If you openly talked about Doctor Who outside your Whovian circles, you were (at best) met with a blank stare followed by a raised eyebrow, and a “Who…” or “What… are you talking about?”.  The subsequent explanation would often result in a completely uninterested blank stare. 

If, on the other hand, you were not so lucky - you would find yourself teased unmercifully and your standing in the school-yard hierarchy would take an irreparable beating.  

tom baker_doctor_who I admit.  Back in the early 1980’s I was a Whovian.  I really really enjoyed Doctor Who.  Many times I would daydream that my bedroom door was a door to my own TARDIS.  Picturing the space beyond the door as much larger that it really was.  I often drifted off to sleep with the imagery of a TARDIS (MY TARDIS) whirling about in space, or traveling through a conduit of time – wondering just where I would wake up.

I wrote my own computer program (in TI-99 BASIC) that drew the TARDIS on the screen.  The light on top of the TARDIS would flash a couple of times, then the whole TARDIS would flash a couple of times, and then the TARDIS disappear, leaving the computer screen blank.  I spent a LOT of time writing that program!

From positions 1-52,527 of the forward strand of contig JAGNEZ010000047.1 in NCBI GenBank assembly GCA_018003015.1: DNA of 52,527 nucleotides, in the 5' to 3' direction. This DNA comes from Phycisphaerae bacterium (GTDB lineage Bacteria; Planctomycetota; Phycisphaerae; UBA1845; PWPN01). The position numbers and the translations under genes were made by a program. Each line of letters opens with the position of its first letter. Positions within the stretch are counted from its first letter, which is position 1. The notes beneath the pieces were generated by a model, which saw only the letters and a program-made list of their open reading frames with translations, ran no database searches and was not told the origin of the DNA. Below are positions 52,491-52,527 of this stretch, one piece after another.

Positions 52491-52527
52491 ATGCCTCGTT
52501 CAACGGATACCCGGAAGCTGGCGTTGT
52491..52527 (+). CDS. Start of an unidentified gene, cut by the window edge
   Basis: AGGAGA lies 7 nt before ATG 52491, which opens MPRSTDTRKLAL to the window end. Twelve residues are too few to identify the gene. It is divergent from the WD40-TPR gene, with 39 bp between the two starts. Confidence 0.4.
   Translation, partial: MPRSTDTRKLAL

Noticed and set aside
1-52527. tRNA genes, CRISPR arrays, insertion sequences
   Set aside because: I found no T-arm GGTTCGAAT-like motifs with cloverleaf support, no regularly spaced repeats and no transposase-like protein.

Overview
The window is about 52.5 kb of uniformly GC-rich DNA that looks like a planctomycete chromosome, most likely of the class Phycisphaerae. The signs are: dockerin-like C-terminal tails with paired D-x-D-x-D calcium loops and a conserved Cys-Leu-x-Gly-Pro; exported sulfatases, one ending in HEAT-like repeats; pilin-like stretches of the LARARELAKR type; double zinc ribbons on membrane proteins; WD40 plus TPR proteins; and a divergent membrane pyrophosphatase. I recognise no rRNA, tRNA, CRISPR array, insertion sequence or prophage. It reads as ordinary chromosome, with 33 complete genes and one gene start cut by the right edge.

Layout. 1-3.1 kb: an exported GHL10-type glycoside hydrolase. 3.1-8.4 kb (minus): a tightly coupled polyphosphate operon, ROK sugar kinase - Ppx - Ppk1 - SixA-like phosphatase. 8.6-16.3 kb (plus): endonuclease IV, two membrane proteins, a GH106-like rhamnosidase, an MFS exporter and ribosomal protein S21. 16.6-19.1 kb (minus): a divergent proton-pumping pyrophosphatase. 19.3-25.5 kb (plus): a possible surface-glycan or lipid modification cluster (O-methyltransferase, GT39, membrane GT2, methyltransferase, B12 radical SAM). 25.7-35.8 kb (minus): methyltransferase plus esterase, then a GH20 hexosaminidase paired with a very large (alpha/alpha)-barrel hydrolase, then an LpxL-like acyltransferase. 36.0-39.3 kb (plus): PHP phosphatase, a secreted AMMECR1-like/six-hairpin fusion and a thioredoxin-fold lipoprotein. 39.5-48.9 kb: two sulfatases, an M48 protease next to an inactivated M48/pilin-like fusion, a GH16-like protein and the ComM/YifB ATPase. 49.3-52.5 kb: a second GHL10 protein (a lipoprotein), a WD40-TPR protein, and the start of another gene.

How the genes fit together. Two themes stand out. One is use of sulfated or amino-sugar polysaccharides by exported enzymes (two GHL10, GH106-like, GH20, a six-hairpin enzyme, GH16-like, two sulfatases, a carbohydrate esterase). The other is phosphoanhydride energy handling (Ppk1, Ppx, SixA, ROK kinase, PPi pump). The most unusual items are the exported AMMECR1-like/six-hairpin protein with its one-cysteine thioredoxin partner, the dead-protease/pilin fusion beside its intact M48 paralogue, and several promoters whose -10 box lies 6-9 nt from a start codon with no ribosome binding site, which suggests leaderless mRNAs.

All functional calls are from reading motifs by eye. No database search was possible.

Completing the full “ensemble” of my Whovian fanaticism (literally) – was the last year I went out trick-or-treating (circa 6th – 7th grade). 

I dressed up as Doctor Who. 

This was Tom Baker (4th incarnation) era.  I wore a wool trench coat.  I took three scarves and pinned them together in order to recreate the infamous oversized scarf.  I donned a camouflaged “bucket hat” (which was the closest thing I had to the Doctor’s felt fedora) and carried my dad’s tire pressure gauge as my sonic screwdriver.  I lost count of how many houses asked me who I was dressed as (and how many blank stares I got in return.)

Somewhere, in the farthest reaches of my parent’s home, there is a photo of me dressed as Doctor Who that Halloween.  I will do my best to find it and post it for all to see embarrass myself by sharing it with you. 

Speaking of the farthest reaches of my parents home – who here remembers my “Amateur Archeology” post (link provided)?  Click on through, and scroll down.  Pay attention to the 5th and 6th photos down, and even CLOSER attention to the 8th and 9th photos! 

Over the years, my connection with my Whovian past has dwindled.  At one point “Doctor Who” was not much more than a distant (pleasant, but distant) memory.  That was until a few years back.  The BBC decided it was time to breath some new life into the old series and “regenerated” it (see what I did there fellow Whovians??  “Regenerated it”?!?!)